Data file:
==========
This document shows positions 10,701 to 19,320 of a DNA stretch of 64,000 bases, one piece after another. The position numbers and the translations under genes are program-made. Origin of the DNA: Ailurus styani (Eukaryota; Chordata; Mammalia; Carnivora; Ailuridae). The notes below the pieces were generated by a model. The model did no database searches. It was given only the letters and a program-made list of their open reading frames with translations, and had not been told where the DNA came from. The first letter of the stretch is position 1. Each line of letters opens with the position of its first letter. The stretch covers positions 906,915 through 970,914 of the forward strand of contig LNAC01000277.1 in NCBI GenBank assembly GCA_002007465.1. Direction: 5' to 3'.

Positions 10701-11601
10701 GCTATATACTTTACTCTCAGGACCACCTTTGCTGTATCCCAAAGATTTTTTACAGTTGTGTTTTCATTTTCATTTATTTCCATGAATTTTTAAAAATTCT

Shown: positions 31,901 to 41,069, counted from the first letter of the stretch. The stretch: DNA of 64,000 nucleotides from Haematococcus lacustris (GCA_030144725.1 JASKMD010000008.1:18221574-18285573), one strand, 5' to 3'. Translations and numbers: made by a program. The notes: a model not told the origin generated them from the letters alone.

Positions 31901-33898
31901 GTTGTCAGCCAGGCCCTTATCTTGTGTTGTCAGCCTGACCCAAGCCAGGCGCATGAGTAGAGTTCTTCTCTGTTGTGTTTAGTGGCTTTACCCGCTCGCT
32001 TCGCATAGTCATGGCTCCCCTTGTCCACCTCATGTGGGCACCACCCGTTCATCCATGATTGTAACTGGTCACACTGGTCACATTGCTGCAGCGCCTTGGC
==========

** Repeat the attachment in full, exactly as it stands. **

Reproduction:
This document shows positions 10,701 to 19,320 of a DNA stretch of 64,000 bases, one piece after another. The position numbers and the translations under genes are program-made. Origin of the DNA: Ailurus styani (Eukaryota; Chordata; Mammalia; Carnivora; Ailuridae). The notes below the pieces were generated by a model. The model did no database searches. It was given only the letters and a program-made list of their open reading frames with translations, and had not been told where the DNA came from. The first letter of the stretch is position 1. Each line of letters opens with the position of its first letter. The stretch covers positions 906,915 through 970,914 of the forward strand of contig LNAC01000277.1 in NCBI GenBank assembly GCA_002007465.1. Direction: 5' to 3'.

Positions 10701-11601
10701 GCTATATACTTTACTCTCAGGACCACCTTTGCTGTATCCCAAAGATTTTTTACAGTTGTGTTTTCATTTTCATTTATTTCCATGAATTTTTAAAAATTCT

Shown: positions 31,901 to 41,069, counted from the first letter of the stretch. The stretch: DNA of 64,000 nucleotides from Haematococcus lacustris (GCA_030144725.1 JASKMD010000008.1:18221574-18285573), one strand, 5' to 3'. Translations and numbers: made by a program. The notes: a model not told the origin generated them from the letters alone.

Positions 31901-33898
31901 GTTGTCAGCCAGGCCCTTATCTTGTGTTGTCAGCCTGACCCAAGCCAGGCGCATGAGTAGAGTTCTTCTCTGTTGTGTTTAGTGGCTTTACCCGCTCGCT
32001 TCGCATAGTCATGGCTCCCCTTGTCCACCTCATGTGGGCACCACCCGTTCATCCATGATTGTAACTGGTCACACTGGTCACATTGCTGCAGCGCCTTGGC